Staffing Agency vs. Staffing Partner: Key Differences
Healthcare facilities across the U.S. are pressed with the ongoing challenge of being short-staffed with nurses. If you are a facility leader, you may have considered finding a staffing agency to help you combat this industry-wide issue. But while an agency might be able to help you with a quick-fix, it can be even more valuable to work with a long-term staffing partner that can help stabilize your workforce for years to come.
While agency and partner are often used interchangeably among staffing companies, there are some key differences that set partners apart. To help you make the most informed business decisions possible, we go over what these differences look like in detail.
Staffing Agency vs. Staffing Partner: Meaning and Overview
A staffing agency, or staffing vendor, is a company that provides temporary nursing services for healthcare facilities needing to fill vacant shifts. A facility will typically notify an agency of any openings that need to be covered. The agency will then send over nurses (often working as contractors) who are available to work in these placements.
A staffing partner elevates the services of a staffing agency by providing a devoted partnership rather than a one-time staffing fix. Beyond supplying nurses to cover shifts, a partner will get to know your facility and also offer ongoing support that is uniquely tailored to your needs. They are more invested in the long-term growth and success of your workforce.
So, you may be wondering, does that mean a partner can also be an agency? Yes, but an agency doesn’t always provide the right resources to be a reliable partner. Certain staffing companies are designed to fill shifts as more of a transactional service, while others truly want to serve as a business partner who is invested in your continued success.
How Can I Differentiate Between an Agency And a Partner? 3 Key Questions To Ask
While finding a devoted partnership may sound ideal, it can be difficult to discern companies wanting to act more as a partner than an agency when these titles are thrown around synonymously. As you scope out different staffing companies, these three questions can help you make the distinction.
1. Is this company interested in our long-term goals?
Nursing is a field where turnover is rampant, and tackling staffing issues goes well-beyond temporary coverage. A partner will understand this, offering long-term guidance to help you maintain a strong and stable workforce.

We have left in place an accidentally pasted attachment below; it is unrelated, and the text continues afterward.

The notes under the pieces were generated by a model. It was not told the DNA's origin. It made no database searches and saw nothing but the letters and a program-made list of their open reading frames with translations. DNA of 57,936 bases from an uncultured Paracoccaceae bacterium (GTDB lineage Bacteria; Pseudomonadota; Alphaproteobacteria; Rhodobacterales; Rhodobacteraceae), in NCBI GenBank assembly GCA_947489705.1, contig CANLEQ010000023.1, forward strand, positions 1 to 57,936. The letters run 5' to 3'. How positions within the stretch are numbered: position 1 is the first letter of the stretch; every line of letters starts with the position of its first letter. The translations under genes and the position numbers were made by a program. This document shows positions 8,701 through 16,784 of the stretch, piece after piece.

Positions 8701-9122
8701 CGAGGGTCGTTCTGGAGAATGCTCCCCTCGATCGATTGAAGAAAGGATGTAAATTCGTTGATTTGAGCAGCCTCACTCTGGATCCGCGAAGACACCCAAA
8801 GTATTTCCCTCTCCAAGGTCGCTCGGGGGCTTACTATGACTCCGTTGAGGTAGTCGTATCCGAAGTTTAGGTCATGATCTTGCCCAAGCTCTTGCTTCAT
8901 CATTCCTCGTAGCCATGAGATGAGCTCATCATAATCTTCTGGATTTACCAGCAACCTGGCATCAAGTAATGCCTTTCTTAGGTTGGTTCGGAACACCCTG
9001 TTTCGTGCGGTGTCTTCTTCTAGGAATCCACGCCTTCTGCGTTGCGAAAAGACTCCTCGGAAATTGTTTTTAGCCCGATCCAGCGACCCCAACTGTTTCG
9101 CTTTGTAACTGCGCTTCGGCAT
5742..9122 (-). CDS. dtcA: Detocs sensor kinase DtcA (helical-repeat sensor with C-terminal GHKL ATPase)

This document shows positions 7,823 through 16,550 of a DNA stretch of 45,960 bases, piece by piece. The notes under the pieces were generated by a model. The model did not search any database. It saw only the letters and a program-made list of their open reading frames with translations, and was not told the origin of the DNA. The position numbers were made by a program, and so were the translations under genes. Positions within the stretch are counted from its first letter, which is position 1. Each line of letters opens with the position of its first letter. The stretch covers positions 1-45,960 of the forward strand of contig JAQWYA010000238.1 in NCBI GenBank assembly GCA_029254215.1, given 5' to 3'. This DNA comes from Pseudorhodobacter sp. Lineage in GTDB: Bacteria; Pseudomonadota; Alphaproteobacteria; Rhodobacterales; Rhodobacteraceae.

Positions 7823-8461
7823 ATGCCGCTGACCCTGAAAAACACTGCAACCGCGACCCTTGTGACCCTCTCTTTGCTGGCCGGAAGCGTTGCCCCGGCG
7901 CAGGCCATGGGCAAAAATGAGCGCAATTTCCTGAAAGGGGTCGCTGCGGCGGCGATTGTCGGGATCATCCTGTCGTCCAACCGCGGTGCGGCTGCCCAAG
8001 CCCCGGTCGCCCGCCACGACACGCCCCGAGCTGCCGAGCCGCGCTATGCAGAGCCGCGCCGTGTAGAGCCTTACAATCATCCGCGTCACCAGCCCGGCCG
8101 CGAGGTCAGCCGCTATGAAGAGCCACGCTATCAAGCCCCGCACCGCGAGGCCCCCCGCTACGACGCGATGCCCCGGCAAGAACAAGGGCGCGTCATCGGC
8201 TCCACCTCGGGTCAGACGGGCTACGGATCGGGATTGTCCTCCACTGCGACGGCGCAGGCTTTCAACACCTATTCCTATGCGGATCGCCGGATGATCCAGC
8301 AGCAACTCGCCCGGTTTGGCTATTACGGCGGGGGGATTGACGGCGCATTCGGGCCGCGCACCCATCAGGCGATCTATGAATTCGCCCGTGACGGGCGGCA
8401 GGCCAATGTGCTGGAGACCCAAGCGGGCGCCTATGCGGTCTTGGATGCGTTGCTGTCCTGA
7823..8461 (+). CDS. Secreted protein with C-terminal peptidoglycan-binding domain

When you work with a partner, staffing solutions will feel like a shared effort. A partner will essentially see your long-term goals as their own, while an agency or vendor will be interested in temporary deliverables.
A company that is invested in your goals will:
- Learn about your facility — A partner will want to fully understand how your facility operates to help you meet your long-term goals. They will take interest in what you are looking to improve and make an effort to stay updated about your progress.
- Propose comprehensive solutions — Being a partner means offering solutions that will comprehensively address staff coverage and retention. This may involve helping with long-term strategy, such as annual evaluations to anticipate peak periods leading to staff shortages. It could even involve support for your in-house hiring strategy even if that means less opportunities for short-term staffing, a solution that a temporary staffing agency wouldn’t be eager to recommend.
- Provide accessible resources — A company that is invested in your goals will want to provide resources aimed at sustaining your workforce. This may include providing informative research and policy briefs, staff training services, or a reliable support line.
2. Is the nursing staff properly credentialed and trained to meet our needs?
Since staffing agencies are designed to fill shifts as quickly as possible, they may not always assign nurses appropriately trained for your placements. This is not to say that the nurse lacks skills. More-so, there may be a mismatch between the nurse’s experience and the type of facility they’re sent to.
The nursing field is diverse, and a critical care nurse will be equipped with a different skill set than, say, an outpatient nurse. Partners will understand how to take these differences into account, using more precision to match their staff with your facilities.
Beyond finding available nurses, a partner will ensure that staff are:
- properly credentialed and trained
- incentivized not to cancel or show up late
- equipped with relevant experience
Additionally, many staffing agencies will commonly hire 1099 contractors, which can come with legal and financial risks for facilities looking to meet their staffing needs. A staffing partner may alternatively provide a W2 nursing workforce, which can help you reduce the risks of any unlawful hiring practices.
3. Does this company regularly and reliably communicate with us?
How a company communicates indicates a lot. You may only hear from an agency when it’s time to fill an open shift or pay a bill. On the contrary, a partner will regularly follow-up after your shifts are filled. They’ll take an interest in what works and what doesn’t as a continued effort to meet your shared goals.
Reliable communication also means being present when things go wrong. A partner will share accountability if an incident arises with nursing staff and offer professional resources to carry out investigations. These resources may include:
- credentialled, legal auditing staff
- a quality assurance team of nurses
- clear protocol for incident reporting
Looking for a Staffing Partner You Can Trust?
Finding the right partnership can be an overwhelming process. At IntelyCare, we understand the importance of providing transparent, reliable staffing services that are tailored to your needs. Reach out to us today to see the wide range of staffing and management solutions we have to offer.